Health Center News

Heroes at the Center – Managing the Emotional Well-being of Staff Impacted by Natural Disasters

For many, the onslaught of natural disasters during 2017 are still top of mind. Hurricanes pounded islands, floods washed away roads, and wildfires burned down homes. Mother Nature created emergency after emergency, and as many of us watched from afar, looking for opportunities to help, there were Community Health Centers on the ground working to care for their communities – health centers like MedCentro and Salud Integral en la Montaña in Puerto Rico, Santa Rosa Community Health in California, and Frederiksted Health Care (FHC) Inc. in the U.S. Virgin Islands, whose staff showed up to work even as they suffered losses. What health centers and their staff have managed to do over the last year in light of the disasters has been heroism at its best. But in the midst of a disaster and providing care, what is often forgotten is that these heroes are also dealing with their own loss and trauma from these events.

These health centers and many others served their communities as they faced adversity directly and were led by strong leaders who steered their operations with confidence, conviction, and oftentimes, with strong arms around their own staff. Through a series of interviews, NACHC has attempted to capture insights from leaders in impacted areas and from others across the country who chipped in with support.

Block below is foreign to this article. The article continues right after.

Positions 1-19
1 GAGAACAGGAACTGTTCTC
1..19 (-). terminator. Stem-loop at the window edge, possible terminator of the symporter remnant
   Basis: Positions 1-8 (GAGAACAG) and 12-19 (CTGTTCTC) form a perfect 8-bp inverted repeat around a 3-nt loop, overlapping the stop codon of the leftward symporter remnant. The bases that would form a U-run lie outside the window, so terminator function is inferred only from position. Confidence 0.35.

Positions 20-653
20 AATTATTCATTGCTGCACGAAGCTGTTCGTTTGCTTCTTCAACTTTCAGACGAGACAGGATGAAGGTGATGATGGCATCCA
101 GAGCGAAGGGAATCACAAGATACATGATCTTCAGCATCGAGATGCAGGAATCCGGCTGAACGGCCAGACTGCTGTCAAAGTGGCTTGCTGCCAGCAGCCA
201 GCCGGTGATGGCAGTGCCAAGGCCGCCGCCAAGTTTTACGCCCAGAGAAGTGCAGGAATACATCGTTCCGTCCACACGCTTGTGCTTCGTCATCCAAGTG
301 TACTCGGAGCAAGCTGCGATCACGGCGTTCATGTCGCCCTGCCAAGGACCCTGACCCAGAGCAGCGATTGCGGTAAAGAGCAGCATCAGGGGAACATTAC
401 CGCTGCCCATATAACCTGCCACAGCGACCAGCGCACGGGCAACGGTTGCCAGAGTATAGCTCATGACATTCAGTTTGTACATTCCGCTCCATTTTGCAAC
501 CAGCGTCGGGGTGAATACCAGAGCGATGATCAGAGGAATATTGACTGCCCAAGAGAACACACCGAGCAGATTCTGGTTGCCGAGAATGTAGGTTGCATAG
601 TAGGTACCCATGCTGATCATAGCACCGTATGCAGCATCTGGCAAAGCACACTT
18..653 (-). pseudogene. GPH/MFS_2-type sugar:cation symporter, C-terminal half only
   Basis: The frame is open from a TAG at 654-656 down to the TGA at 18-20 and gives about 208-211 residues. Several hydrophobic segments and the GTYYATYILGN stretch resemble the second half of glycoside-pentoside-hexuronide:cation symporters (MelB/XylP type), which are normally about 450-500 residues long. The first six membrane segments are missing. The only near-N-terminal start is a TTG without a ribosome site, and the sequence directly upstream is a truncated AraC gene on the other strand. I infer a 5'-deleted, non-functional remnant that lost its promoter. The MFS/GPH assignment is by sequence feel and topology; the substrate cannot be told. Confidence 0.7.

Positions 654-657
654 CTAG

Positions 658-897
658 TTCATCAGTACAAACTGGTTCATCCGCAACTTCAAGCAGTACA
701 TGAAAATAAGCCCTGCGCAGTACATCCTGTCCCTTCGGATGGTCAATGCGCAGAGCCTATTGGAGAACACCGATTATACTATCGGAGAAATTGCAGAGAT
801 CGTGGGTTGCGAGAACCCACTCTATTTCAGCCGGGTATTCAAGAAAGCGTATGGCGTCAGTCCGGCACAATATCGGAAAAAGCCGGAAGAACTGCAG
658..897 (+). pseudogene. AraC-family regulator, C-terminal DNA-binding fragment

Allan Cintron Salichs, Executive Director of MedCentro, highlighted the need for preparing emotionally to manage stress. He also stressed the importance of creating a sense of normalcy in the workplace for staff experiencing chaos everywhere. Read more here

Santa Rosa Community Health Center CEO Naomi Fuchs, shares how despite losing the largest health center site, the health center managed to become a source of information for staff suffering losses in the California wildfires. She also emphasizes the importance of supporting staff during these events. Read more here. 

FHC CEO Massarae Sprauve-Webster says that the health center considers itself a first responder and moved quickly to take care of their staff so they could take care of their patients. She noted that showing support for staff boosts morale and helps them do their best in these situations. Read more here.

Chief Executive of Salud Integral en la Montaña (SIM), Inc., Gloria del C. Amador Fernández, DrPh(c), MHSA, discusses how SIM communicated between eight health center sites when all regular communication methods were unavailable in Puerto Rico. She also shares what innovative changes the health center is making to address the challenges they faced after Hurricane Maria. Read more here.